The Laughter Subsides
This piece opens with a couple sitting upside-down on chairs at the dinner table. Perhaps this is what the through-line is, that this couple see things from a warped perspective or they’re so bored and uninventive in their lives and their marriage that they’ve gone topsy-turvy.
The script by writer/director Sam Basger showed promise with some terrific one-liners and innovative ideas, but I wondered what the objective was. It didn’t seem to be driving us anywhere.
The work centers on a middle-class conservative, un-pc, caricatured couple who live in a bubble. They seem obsessed with their table and have an emotional tug-of-war going on with each other. They strangely chatter away and then after awhile hold long alienating pauses. At other times they break into fights where they yell and snarl at each other. The piece then returns to them upside down on chairs again, so we feel this repetitious circular element within the marriage.
The third character, Carl, is an ‘events manager.’ This role has the capacity to be very funny and quirky however this actor, along with the other two actors, seems conscious of themselves within the roles. There’s a sense that if only they had had longer to develop the characters they could have carved out more depth and strength within the portrayals to play the parts more convincingly.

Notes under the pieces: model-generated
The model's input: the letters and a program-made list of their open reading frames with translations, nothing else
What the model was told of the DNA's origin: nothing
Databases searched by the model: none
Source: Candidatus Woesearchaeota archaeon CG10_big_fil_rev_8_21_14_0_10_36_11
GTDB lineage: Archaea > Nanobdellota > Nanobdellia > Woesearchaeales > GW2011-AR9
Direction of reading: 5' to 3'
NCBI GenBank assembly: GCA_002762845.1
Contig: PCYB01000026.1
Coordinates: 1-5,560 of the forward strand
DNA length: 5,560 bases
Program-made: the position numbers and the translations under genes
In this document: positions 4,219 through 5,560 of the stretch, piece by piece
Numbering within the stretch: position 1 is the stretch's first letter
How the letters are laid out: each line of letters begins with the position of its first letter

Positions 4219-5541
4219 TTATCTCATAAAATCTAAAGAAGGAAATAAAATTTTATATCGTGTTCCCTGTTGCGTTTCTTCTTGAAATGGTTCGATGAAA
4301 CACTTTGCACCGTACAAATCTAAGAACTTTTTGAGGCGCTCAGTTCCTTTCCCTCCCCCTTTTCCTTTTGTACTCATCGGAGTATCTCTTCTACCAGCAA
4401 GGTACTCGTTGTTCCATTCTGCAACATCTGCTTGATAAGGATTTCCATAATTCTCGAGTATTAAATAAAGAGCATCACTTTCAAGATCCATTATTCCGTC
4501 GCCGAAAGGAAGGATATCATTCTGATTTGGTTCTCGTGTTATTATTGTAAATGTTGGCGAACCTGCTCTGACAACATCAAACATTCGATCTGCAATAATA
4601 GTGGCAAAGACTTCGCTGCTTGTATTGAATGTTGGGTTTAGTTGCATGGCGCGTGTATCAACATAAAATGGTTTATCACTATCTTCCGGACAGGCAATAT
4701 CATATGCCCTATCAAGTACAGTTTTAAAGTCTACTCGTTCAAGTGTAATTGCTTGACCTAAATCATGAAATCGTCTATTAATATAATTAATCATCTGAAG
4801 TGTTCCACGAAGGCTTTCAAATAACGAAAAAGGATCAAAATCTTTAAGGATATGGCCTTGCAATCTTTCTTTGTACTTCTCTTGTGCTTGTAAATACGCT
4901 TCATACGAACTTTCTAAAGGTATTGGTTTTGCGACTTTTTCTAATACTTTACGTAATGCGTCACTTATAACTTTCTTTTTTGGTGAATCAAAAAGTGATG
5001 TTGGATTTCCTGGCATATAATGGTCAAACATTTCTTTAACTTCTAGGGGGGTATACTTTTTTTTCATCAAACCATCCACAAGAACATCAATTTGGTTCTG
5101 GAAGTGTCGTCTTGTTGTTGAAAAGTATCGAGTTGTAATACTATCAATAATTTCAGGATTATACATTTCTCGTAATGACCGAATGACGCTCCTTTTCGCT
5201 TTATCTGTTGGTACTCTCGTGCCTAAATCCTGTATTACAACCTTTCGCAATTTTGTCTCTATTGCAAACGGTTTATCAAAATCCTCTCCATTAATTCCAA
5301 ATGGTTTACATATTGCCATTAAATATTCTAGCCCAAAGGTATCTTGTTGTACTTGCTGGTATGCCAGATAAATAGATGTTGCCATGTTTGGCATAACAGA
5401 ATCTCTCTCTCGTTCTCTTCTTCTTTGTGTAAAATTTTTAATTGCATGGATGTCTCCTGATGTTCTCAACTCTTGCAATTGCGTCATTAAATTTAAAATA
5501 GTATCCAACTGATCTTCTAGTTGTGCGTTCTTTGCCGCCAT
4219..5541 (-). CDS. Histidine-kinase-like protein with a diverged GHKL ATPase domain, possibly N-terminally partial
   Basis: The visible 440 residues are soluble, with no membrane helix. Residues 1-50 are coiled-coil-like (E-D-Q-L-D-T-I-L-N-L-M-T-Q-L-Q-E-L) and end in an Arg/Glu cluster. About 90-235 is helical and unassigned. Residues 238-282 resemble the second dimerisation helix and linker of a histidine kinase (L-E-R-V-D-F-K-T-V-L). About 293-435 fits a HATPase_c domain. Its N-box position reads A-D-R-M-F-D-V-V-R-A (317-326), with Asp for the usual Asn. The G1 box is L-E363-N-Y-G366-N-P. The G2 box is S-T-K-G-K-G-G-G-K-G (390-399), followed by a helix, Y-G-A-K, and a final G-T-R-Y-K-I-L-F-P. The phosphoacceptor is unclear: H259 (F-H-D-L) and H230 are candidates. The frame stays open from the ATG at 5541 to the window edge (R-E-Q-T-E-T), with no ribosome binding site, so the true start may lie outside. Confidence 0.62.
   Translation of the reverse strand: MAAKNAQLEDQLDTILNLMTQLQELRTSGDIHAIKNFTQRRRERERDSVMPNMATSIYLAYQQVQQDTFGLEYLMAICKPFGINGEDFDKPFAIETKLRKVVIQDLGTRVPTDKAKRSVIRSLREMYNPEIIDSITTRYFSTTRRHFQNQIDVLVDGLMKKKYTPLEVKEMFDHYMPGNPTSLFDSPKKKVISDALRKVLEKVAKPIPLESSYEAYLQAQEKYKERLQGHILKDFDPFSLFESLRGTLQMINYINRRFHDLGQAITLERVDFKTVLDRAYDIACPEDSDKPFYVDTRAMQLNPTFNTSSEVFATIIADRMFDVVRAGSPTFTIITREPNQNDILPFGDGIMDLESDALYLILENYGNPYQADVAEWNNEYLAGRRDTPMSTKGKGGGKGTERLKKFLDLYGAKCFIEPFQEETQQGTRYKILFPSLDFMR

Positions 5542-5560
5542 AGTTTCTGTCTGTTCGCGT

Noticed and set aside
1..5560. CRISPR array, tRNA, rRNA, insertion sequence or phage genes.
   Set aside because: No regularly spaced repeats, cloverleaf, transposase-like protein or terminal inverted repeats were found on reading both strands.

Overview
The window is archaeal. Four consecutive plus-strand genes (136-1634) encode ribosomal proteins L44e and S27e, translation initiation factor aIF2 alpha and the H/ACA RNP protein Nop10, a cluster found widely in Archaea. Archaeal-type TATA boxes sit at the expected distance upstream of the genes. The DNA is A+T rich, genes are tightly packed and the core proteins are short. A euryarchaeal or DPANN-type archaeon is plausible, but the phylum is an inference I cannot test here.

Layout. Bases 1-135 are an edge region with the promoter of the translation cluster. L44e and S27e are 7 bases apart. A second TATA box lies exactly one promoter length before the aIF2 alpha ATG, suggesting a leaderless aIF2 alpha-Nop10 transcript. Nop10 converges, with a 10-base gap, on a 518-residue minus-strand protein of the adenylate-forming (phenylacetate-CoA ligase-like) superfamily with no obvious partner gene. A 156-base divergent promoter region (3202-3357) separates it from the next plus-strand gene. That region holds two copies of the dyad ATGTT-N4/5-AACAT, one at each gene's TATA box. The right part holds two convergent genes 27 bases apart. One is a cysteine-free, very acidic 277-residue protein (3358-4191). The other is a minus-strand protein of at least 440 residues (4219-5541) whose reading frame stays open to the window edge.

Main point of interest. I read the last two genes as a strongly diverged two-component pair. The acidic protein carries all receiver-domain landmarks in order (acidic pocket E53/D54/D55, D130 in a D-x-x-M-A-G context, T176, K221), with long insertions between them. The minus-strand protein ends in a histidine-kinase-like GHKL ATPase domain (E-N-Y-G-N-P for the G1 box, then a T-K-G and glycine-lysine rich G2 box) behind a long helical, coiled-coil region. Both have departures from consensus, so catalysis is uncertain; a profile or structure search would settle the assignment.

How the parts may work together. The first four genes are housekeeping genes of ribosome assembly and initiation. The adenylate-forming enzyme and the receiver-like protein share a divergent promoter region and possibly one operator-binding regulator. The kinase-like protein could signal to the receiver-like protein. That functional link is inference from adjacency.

The writing in this play is fairly clever and has some definite comedic highlights. I’m excited to see more of this playwright’s work in the future.
The set by Justin Feuerring was very fitting for this production and worked refreshingly well within the realms of this space at the TAP Gallery. Feuerring’s design is a simple, clean chalked mural which creates the married couple’s lounge room, with a bookshelf, a fireplace and portrait of a couple, one with a pitchfork, perhaps sub-textually displaying the hidden agenda of this couple.
I left the theatre with many questions about this work. I felt it was still in ‘workshopping’ stage. We could have been a good ‘test’ audience.
I commend this new work. The writing has potential but it was a fairly confusing, frown-inducing 50 minutes of theatre.